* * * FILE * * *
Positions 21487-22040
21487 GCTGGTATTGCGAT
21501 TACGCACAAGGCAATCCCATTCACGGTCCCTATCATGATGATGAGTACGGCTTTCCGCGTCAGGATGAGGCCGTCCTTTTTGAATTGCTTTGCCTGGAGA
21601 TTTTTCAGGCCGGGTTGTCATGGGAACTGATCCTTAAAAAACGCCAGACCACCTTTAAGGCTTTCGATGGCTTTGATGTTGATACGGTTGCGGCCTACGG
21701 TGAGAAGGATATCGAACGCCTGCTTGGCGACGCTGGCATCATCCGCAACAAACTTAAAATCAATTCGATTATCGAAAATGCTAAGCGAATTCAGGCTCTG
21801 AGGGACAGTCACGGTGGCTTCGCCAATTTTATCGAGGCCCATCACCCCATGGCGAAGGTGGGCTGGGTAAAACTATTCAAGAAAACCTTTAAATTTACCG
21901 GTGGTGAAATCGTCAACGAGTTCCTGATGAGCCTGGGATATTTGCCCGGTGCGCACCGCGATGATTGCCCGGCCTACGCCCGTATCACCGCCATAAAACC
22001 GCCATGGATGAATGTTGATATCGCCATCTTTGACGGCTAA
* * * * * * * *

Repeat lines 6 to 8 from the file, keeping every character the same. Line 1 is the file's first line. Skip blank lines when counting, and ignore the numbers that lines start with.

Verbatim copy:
21801 AGGGACAGTCACGGTGGCTTCGCCAATTTTATCGAGGCCCATCACCCCATGGCGAAGGTGGGCTGGGTAAAACTATTCAAGAAAACCTTTAAATTTACCG
21901 GTGGTGAAATCGTCAACGAGTTCCTGATGAGCCTGGGATATTTGCCCGGTGCGCACCGCGATGATTGCCCGGCCTACGCCCGTATCACCGCCATAAAACC
22001 GCCATGGATGAATGTTGATATCGCCATCTTTGACGGCTAA